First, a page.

Decommissioning plans for the International Space Station (ISS)

Decommissioning plans for the International Space Station (ISS)


The International Space Station (ISS) is a space station, or a habitable artificial satellite, in low Earth orbit. Its first component launched into orbit in 1998, and the ISS is now the largest man-made body in space and can often be seen with the naked eye from Earth. The ISS consists of pressurized modules, external trusses, solar arrays, and other components. ISS components have been launched by Russian Proton and Soyuz rockets, and American Space Shuttles.

In 2009, NASA had stated plans to end the ISS program and deorbit the ISS in early 2016. This was in accordance with the then-President Bush’s policy. President Obama announced new policy in 2010, extending the program through 2020.

So, what happens when it is decommissioned?

In October of 2016, I filed a FOIA request to NASA, which was forwarded to Johnson Space Center, for documents relating to the decommissioning of the ISS. Below, you will find the results of that request.

Document Archive

 FOIA Response: 16-JSC-F-00074

ISS End of Life Deorbit Strategy & Contingency Action Plan, July, 2016 [39 Pages, 4.5MB]

Final Tier 2 Environmental Impact Statement for International Space Station, May 1996 [180 Pages, 8.2MB] – The Final Tier 2 Environmental Impact Statement (EIS) for the International Space Station (ISS) has been prepared by the National Aeronautics and Space Administration (NASA) and follows NASA’s Record of Decision on the Final Tier 1 EIS for the Space Station Freedom. The Tier 2 EIS provides an updated evaluation of the environmental impacts associated with the alternatives considered: the Proposed Action and the No-Action alternative. The Proposed Action is to continue U.S. participation in the assembly and operation of ISS. The No-Action alternative would cancel NASA!s participation in the Space Station Program. ISS is an international cooperative venture between NASA, the Canadian Space Agency, the European Space Agency, the Science and Technology Agency of Japan, the Russian Space Agency, and the Italian Space Agency. The purpose of the NASA action would be to further develop human presence in space; to meet scientific, technological, and commercial research needs; and to foster international cooperation.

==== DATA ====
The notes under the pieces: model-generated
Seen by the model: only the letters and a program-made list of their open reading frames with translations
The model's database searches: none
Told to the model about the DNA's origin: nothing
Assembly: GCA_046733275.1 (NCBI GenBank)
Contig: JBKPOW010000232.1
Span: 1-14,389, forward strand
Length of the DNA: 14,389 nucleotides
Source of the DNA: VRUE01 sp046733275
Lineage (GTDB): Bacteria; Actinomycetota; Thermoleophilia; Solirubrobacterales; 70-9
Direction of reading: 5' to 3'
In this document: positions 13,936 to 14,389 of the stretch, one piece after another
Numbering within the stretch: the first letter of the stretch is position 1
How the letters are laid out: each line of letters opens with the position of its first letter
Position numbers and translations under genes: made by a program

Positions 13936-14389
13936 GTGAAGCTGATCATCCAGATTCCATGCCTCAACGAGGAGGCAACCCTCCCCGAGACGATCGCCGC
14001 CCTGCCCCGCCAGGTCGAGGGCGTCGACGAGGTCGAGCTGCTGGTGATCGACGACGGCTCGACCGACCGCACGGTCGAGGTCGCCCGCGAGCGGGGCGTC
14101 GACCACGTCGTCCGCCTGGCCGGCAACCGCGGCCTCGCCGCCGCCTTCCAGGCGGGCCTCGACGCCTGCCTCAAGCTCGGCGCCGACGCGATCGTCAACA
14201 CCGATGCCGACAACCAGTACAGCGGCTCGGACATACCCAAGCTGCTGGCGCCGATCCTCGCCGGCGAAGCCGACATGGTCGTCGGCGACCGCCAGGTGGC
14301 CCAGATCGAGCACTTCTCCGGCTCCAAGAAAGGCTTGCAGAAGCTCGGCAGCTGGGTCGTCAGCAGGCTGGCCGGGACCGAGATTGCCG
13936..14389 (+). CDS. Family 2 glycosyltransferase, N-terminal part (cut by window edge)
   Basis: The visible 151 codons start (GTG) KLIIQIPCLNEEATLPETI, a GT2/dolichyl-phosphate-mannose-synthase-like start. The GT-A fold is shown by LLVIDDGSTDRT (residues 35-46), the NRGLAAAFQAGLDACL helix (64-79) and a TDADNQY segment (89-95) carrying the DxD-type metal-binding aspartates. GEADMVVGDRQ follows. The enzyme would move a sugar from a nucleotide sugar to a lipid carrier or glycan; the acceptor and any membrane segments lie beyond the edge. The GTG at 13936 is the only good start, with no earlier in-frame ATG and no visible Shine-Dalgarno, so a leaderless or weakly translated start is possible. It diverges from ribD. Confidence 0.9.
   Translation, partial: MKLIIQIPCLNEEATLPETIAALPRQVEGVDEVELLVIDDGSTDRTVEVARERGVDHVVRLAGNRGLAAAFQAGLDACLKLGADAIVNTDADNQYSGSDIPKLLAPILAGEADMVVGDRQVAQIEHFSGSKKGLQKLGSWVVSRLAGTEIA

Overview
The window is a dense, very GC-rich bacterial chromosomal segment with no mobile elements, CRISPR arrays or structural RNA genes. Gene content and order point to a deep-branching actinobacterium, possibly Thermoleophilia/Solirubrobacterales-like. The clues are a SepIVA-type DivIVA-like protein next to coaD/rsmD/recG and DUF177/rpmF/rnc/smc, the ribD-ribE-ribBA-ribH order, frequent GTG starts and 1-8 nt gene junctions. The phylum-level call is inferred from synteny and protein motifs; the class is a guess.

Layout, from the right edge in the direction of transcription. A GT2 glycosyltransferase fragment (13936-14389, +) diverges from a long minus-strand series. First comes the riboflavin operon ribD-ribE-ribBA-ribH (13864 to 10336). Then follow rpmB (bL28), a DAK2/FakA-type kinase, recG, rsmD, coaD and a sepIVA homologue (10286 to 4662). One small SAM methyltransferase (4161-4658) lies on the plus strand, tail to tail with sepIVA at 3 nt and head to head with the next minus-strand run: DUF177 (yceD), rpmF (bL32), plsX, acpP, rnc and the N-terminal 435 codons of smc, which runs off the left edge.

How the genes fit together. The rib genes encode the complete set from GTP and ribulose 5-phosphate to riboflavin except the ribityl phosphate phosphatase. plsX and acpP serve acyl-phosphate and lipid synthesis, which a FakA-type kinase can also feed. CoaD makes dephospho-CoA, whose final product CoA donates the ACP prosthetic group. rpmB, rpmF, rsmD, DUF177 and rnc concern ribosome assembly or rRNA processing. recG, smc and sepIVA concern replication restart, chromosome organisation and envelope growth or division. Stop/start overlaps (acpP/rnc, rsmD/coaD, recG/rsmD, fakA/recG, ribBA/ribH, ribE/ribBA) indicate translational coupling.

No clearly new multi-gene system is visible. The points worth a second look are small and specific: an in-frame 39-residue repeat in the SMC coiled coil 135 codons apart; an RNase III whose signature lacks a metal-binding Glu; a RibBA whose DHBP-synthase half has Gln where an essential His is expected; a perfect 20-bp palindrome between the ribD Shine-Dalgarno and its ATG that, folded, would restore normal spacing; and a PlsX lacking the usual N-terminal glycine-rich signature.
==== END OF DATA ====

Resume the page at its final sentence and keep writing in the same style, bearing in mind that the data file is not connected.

Process for Limiting Orbital Debris, May 25, 2012 [74 Pages, 0.8MB] – This document serves as a companion to NASA Procedural Requirements (NPR) 8715.6 and provides specific requirements and methods to comply with the NASA requirements for limiting orbital debris generation. NASA-Standard (NASA-STD) 8719.14 updates and replaces NASA Safety Standard (NSS) 1740.14, which went into effect in August 1995. This NASA-STD helps ensure that spacecraft and launch vehicles meet acceptable standards for limiting orbital debris generation.




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